The army charged forward. And Ian Sabrin watched it go.
He knew what the plan was. Azal hadn’t told him, of course – the chirean would never tell him any more than he had to – but it was rather clear. They would encircle the burning town, trap the enemy between a rock and a hard place – force them to decide between staying in the deadly flames or rushing out into the Bloodhorns’ force. Whatever they picked, the next few hours would take a terrible toll on them. If they stayed, many of them would be trapped in the fire and burned or crushed, and if they attacked, they’d be forced to rush through narrow streets and alleys, where they’d be unable to use their numbers to their full extent – and they’d be running straight into the circle of soldiers surrounding them.
Ian had to admire Azal. It had been a simple trap, but it had worked, exploiting the enemy’s own beliefs and ideals to trick them into going exactly where Azal needed them – and then, when the trap snapped shut, it left the enemy in a position without a winning move. It was an impressively clever move.
But, of course, Ian wasn’t supposed to be involved in it. He’d been told to stay behind, to keep an eye on Redgate and the rest of the rebels’ territories along with a few other people Azal had left behind. Of course, Ian had no illusions about the real reason for that. It had nothing to do with where Azal believed his talents would be best used. It was simply because Azal didn’t trust him to be on the same battlefield as him.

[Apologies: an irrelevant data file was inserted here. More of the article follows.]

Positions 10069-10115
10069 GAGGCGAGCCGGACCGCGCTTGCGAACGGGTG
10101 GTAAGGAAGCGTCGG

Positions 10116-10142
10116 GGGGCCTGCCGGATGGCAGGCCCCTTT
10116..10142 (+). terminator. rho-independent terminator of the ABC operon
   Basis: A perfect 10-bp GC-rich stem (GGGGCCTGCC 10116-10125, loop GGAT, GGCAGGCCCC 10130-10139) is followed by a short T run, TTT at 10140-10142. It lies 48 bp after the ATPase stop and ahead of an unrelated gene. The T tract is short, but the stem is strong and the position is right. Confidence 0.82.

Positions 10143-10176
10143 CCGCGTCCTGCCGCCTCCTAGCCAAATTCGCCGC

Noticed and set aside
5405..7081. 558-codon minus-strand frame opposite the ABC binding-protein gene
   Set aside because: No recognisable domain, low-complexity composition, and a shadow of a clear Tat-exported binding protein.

And, well… he was right to think that.
Honestly, Ian didn’t know what had possessed the leader to walk out onto the battlefield himself when he’d always stayed behind in safety behind – perhaps, he supposed, Azal had simply decided he couldn’t leave this in anyone else’s hands – but it would be helpful. That one decision… if Ian had his way, it would be, quite literally, Azal’s fatal mistake.
He had his bow strapped to his back, a quiver with a few arrows near it. All it would take would be a single good opportunity.
He wasn’t happy about this, he had to admit. He did have a certain respect for Azal – he possessed a savviness that, Ian found, was all too rare among most people. But at the end of the day, from the start, he’d had just one thing planned for this rebellion. This was a chance for Ian to become the ruler of all demonkind, to change the world forever – and it was not a chance he would waste.
No matter how distasteful the methods necessary might be.
The army approached the town. As it did, the line at the front curved, the outer elements going further forward as they went – and then, they reached the burning town. The very ends of the army turned and closed in, forming the entire army into a circular formation. And at the middle of it all, trapped inside the deadly circle, was the burning town where their enemies were.
The maneuver had been executed remarkably well, though perhaps that was not surprising. From the start, it hadn’t been the most complex of tactics – and besides, Azal had placed Melthar and Alexander in the outer wings to coordinate them. True, the two of them were too exhausted already to be much help in a fight, but that didn’t mean they couldn’t command.
The army settled down around the town and waited.